Possum

Matthew Holness
- Director
Pos

A disgraced children's puppeteer returns to his dilapidated childhood home and lecherous stepfather, intent on destroying a hideously malformed spider-puppet he carries with him in a brown leather case. His mind flooded with painful half-memories and nightmarish visions, he soon finds himself embroiled in a local investigation for a missing boy, progressively unsure of what's real and what's not. All the while the spider seems to mock his suffering at every turn.


Puzzle

Marc Turtletaub
- Director
Puz

Agnes’ world is a tight circle, moving between home, church, errands, and back again. The gift of her  first puzzle changes everything. Desperate for another large-scale puzzle – and mostly afraid of the possibilities of internet shopping, a subplot that also sees Agnes trying to navigate her very first iPhone – she heads to New York City. At the puzzle store, a small note hangs from the register: a champion puzzler is looking for a partner. Agnes’ entire life blows up. A coming-of-age tale for the older set, Puzzle is tender and honest, open-hearted in a way that few films are willing to strive for these days.


Revenge

Coralie Fargeat
- Director
Rev

Coralie Fargeat's debut feature, which she wrote and directed, stars Matilda Lutz as an abused woman out for, well, revenge against the men who wronged her. This French film is notable primarily for turning the much-maligned rape revenge sub-genre on its head.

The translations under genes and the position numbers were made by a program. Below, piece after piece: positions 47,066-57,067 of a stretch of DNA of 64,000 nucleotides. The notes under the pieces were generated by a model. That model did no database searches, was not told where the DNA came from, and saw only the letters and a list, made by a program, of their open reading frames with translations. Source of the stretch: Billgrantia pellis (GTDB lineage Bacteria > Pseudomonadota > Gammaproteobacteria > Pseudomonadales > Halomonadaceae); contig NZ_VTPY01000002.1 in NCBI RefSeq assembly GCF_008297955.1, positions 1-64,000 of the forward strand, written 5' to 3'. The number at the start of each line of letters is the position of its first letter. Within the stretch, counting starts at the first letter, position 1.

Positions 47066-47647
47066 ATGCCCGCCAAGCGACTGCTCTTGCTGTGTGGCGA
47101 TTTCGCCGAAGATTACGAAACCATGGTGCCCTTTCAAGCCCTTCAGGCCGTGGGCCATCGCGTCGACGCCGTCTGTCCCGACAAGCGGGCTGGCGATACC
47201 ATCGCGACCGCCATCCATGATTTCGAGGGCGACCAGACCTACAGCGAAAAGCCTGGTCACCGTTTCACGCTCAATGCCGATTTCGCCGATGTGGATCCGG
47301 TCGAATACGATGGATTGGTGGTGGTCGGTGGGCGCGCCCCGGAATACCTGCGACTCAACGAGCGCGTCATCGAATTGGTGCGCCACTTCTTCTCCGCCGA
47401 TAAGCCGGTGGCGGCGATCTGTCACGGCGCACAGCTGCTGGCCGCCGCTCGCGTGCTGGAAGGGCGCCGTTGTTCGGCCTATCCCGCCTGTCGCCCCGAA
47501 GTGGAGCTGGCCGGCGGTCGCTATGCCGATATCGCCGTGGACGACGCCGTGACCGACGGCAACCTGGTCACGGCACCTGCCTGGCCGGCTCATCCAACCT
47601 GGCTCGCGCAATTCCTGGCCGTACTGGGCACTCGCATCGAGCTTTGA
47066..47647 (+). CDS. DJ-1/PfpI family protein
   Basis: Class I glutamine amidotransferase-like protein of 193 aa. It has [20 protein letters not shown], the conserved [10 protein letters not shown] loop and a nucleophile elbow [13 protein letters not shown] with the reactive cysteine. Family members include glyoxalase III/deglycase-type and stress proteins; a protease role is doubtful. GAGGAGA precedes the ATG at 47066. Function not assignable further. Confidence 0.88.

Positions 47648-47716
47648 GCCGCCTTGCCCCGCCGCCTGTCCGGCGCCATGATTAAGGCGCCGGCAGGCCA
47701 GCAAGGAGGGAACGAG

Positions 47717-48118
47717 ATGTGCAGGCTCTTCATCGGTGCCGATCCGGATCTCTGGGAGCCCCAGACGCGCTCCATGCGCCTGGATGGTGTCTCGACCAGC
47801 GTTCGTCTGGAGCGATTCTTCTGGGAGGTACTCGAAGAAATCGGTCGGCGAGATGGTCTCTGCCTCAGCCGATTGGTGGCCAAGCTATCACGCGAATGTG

Thoroughbreds

Cory Finley
- Director
Tho

Anya Taylor-Joy and Olivia Cooke hatch a murderous scheme to get rid of a horrid stepfather in writer-director Cory Finley's darkly stylish debut. The clothes are to die for (no pun intended), while the interiors and landscapes are both lovingly shot — particularly when the blood starts spilling. This dark comedy also boasts the best reference to Swimfan this side of… well, okay, it's probably the first one ever. 


Unsane

Steven Soderbergh
- Director
Uns

Sawyer Valentini relocates from Boston to Pennsylvania to escape from the man who's been stalking her for the last two years. While consulting with a therapist, Valentini unwittingly signs in for a voluntary 24-hour commitment to the Highland Creek Behavioral Center. Her stay at the facility soon gets extended when doctors and nurses begin to question her sanity. Sawyer now believes that one of the staffers is her stalker -- and she'll do whatever it takes to stay alive and fight her way out.


Who We Are Now

Matt Newton
- Director

Told with the full texture of real life, Julianne Nicholson’s second collaboration with “From Nowhere” filmmaker Matthew Newton is a close-up character study that explores notions of forgiveness and self-worth with surgical precision. It’s also a devastatingly authentic drama that’s as guarded and unforthcoming as its protagonist. The only thing we’re told about Nicholson’s character is that her name is Beth; everything else we’re left to sort out — or pry out — for ourselves. Eventually we learn that she’s been in jail for the last 10 years and is fighting for custody over her son, and the story of her legal case becomes a profoundly affecting portrait of sacrifice, redemption, and accepting the fact that the present is the only part of your life that you have the immediate power to change.